A mystery illness has sickened seven people in southeastern Alabama, killing two of them – that, according to the state Health Department, however, it’s still not clear whether the patients or their symptoms are connected. “At this time there’s no epidemiological link between these patients,” an Alabama health department document states in bold type.
The patients’ ages range from their mid-20s to their late 80s, Dr. Mary McIntyre, who is leading the investigation, told ABCNews.com in an email. Location aside, McIntyre said the patients had no commonalities other than that the “majority” of them had “co-morbidities like smoking, COPD, morbid obesity.”
“Temporal clustering can make something look like an outbreak,” said Dr. Richard Besser, chief health and medical editor for ABC News. “Good science will tell you whether it is.”
The illnesses started with common flu-like symptoms — shortness of breath, a cough and a fever. But both patients who died had come down with pneumonia, McIntyre said.
Besser said most pneumonia patients are never tested to determine what caused their infection, but the Centers for Disease Control and Prevention could offer “state of the art” diagnostic testing to explain the Alabama cases. Health officials will also question the patients’ families and friends to determine common exposures and whether the patients ever had contact with one another.
The first three cases were reported to the health department on May 16 because the patients were on ventilators but had no known cause for their illnesses, according to a health department document. The most recent case was reported May 19.
One of the patients tested positive for H1N1, the “swine flu” that began in spring 2009 and peaked the following October, according to a health department document. Another patient tested for a strain of influenza called AH3.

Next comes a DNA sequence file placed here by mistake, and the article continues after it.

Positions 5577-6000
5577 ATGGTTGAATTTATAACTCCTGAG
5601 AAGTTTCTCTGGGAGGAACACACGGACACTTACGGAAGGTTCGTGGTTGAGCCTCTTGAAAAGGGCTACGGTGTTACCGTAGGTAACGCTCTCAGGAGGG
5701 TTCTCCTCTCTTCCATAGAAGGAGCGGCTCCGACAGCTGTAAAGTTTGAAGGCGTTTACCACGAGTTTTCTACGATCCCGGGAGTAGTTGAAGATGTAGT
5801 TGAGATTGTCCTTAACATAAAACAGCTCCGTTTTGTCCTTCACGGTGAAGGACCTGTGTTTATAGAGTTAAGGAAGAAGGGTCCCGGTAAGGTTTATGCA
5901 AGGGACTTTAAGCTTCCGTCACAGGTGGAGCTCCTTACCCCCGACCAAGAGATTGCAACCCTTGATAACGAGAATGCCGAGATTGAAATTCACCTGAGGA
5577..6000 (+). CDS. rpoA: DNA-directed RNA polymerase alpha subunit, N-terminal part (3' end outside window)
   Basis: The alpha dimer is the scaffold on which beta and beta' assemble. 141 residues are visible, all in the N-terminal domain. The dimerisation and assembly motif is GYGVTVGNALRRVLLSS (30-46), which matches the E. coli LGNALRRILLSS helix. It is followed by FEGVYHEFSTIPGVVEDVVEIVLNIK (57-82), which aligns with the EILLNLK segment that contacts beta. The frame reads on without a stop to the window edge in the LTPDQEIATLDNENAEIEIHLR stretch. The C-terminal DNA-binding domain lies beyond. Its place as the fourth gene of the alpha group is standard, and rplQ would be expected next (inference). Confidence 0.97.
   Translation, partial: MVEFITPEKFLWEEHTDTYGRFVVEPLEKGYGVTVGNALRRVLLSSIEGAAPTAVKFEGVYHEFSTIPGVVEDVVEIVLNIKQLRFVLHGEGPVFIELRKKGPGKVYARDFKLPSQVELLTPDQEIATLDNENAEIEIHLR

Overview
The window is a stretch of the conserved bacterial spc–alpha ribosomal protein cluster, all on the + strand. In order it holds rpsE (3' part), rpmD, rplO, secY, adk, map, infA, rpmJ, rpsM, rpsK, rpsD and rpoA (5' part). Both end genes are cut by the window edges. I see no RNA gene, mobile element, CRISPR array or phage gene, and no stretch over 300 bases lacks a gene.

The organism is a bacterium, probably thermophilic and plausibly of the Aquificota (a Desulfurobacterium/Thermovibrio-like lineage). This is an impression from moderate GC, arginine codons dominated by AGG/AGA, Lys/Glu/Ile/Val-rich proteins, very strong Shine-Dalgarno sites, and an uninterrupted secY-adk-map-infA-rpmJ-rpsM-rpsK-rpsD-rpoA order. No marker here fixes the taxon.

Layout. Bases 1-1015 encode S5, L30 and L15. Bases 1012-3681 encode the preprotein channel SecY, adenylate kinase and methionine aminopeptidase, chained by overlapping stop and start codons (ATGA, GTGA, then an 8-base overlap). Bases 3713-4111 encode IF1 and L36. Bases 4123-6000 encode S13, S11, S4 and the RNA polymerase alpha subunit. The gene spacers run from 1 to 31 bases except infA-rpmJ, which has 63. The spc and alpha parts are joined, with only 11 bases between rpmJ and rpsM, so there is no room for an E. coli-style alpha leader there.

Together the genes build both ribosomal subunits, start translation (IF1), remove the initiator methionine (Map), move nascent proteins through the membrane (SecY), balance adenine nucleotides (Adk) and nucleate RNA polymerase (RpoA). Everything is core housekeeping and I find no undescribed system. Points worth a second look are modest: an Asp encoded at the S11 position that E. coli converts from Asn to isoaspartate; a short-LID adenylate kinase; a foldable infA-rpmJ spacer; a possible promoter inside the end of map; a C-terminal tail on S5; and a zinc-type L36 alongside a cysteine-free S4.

It’s not yet clear whether either flu played a role in this cluster of illnesses, the document states. The five patients who are still living seem to be getting better, McIntyre said. One of them was released Tuesday.
(ABC News Radio)
The Alabama Department of Public Health (ADPH) and the Houston County Health Department
Have determined that the cause of a respiratory illness cluster in southeast Alabama was actually a combination of influenza A, rhinovirus, the virus associated with the common cold, and bacterial pneumonia.
“This is good news. Testing has ruled out avian flu and novel coronavirus,” said State Health Officer Dr. Don Williamson.
Earlier this month, seven patients were admitted to the hospital with fever, cough and shortness of breath with no known cause for their illness. Public health officials began an epidemiological
investigation to interview the families of the patients about travel and exposure. Specimens were
requested and submitted to the ADPH Bureau of Clinical Laboratories in Montgomery.
Of the seven patients whose specimens were submitted, six were found to be positive for either influenza A, rhinovirus or a combination of the two, and three patients were found to have bacterial pneumonia.
Two of the seven patients eventually died.
Dr. Mary McIntyre, assistant state health officer for disease control and prevention, said, “While
enhanced surveillance associated with this cluster is no longer necessary, health care providers are encouraged to continue routine year-round influenza surveillance activities and submit specimens to the state laboratory for testing.”
Health care providers should always use standard precautions when dealing with patients with
If you or your family members have respiratory symptoms of fever, cough and shortness of breath, please contact your health care provider to be evaluated. In addition, everyone should take steps to prevent transmission of disease and are reminded to follow these precautions:
Cover your cough or sneeze with a sleeve or tissue.
Wash your hands often with soap and water, especially after you cough or sneeze. Alcohol-based hand sanitizers are also effective.
Avoid touching your mouth, eyes and nose with your hands. Try to avoid close contact with sick people.
If you get sick, stay home and limit contact with others to avoid infecting them.